Jargon of the People

“You’re firemountain-glass, Dama.” He says this very softly. “You’re a gift of the earth-but Father Earth hates us, never forget, and his gifts are neither free nor safe. If we pick you up, hone you to sharpness, treat you with the care and respect you deserve, then you become valuable. But if we just leave you lying about, you’ll cut to the bone the first person who blunders across you. Or worse-you’ll shatter, and hurt many.” (Jemisin 38)

I wanted to start with this quote because how evocative it is.

Firemountain-glass – this may be because I’ve had geology classes, but already I can picture volcanoes spewing lava, where the molten rock cools into the shiny black rock that breaks so neatly, each piece resembling a sharp piece of glass – and cuts like one too. It’s so easy to compare Dama to this, aligning her with this image so quickly.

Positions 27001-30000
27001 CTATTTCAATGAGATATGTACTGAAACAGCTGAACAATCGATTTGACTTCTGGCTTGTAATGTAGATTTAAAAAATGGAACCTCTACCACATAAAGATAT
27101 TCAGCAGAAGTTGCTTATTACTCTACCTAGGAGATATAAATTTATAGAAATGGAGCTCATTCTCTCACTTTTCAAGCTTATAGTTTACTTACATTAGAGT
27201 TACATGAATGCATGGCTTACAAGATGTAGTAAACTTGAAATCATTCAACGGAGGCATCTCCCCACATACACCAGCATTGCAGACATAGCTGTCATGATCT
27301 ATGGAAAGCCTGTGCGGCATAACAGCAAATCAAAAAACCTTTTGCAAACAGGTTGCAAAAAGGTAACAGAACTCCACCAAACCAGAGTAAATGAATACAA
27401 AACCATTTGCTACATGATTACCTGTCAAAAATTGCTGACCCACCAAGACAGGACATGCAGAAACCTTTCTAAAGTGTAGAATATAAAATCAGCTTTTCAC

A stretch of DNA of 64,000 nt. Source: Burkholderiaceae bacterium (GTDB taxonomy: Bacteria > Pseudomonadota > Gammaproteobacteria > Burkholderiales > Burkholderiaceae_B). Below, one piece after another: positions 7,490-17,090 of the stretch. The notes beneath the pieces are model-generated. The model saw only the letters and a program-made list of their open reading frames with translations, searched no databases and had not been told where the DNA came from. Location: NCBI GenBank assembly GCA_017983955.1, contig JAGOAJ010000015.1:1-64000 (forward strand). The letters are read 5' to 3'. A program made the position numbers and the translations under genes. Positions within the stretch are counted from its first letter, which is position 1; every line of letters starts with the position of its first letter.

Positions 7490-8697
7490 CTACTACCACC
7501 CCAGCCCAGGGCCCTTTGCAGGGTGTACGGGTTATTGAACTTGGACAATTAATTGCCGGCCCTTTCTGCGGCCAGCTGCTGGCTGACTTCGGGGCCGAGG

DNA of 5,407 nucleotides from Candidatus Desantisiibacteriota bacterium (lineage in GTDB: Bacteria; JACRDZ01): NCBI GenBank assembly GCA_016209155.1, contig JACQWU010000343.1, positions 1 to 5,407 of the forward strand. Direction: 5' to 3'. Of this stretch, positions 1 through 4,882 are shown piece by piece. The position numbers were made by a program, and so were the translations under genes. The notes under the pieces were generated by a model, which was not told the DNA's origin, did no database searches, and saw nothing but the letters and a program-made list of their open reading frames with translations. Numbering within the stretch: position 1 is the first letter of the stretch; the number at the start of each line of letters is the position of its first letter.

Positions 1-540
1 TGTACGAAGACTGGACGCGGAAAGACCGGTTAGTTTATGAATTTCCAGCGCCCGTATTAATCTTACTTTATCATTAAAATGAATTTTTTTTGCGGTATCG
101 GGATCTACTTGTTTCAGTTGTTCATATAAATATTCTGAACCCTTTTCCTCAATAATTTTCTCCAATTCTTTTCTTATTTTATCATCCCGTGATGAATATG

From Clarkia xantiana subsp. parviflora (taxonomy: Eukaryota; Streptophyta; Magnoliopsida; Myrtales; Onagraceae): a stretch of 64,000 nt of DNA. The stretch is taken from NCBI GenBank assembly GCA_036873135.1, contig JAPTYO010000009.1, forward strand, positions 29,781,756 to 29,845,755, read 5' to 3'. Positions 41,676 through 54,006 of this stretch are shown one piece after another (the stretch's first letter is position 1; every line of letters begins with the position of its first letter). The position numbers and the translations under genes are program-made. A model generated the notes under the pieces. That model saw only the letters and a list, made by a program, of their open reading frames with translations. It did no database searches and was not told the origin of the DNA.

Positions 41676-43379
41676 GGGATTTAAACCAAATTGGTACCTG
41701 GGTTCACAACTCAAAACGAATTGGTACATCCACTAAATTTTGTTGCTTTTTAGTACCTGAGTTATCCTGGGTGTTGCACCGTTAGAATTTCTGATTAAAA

“Father Earth hates us” – with this piece, we crystallize the religion of the people, and although I’ve never been a fan of religion, I’m a huge supporter of beliefs. If someone has an opinion, I’m interested. Even if I care squat about religion, I care that they care. I love strong opinions.

You’re “valuable” and dangerous – I love how this single quote immortalizes the love/hate relationship people have with Dama’s species. It didn’t take but a single sentence to show me, but it shows how Dama can conjure fear and respect. All it took was opposites to illustrate Jemisin’s point.

These are just a few of the reasons I really love this quote. But, I think the most important piece of the quote is how it summarizes the jargon of the people. This shows me their voice, how they speak. It’s casual; it’s stressful. I can feel the weight this guy places on this little girl’s shoulders.

It’s hard to solidify voice, but by reading enough pieces with it, you can develop an idea.

The questions you should be asking, is how do I know he’s male?

Why does he sound like a judge? A teacher?

Why do I feel like he’s judging me?

Jemisin, N.K. Fifth Season. New York, NY: Orbit, 2015. Print.

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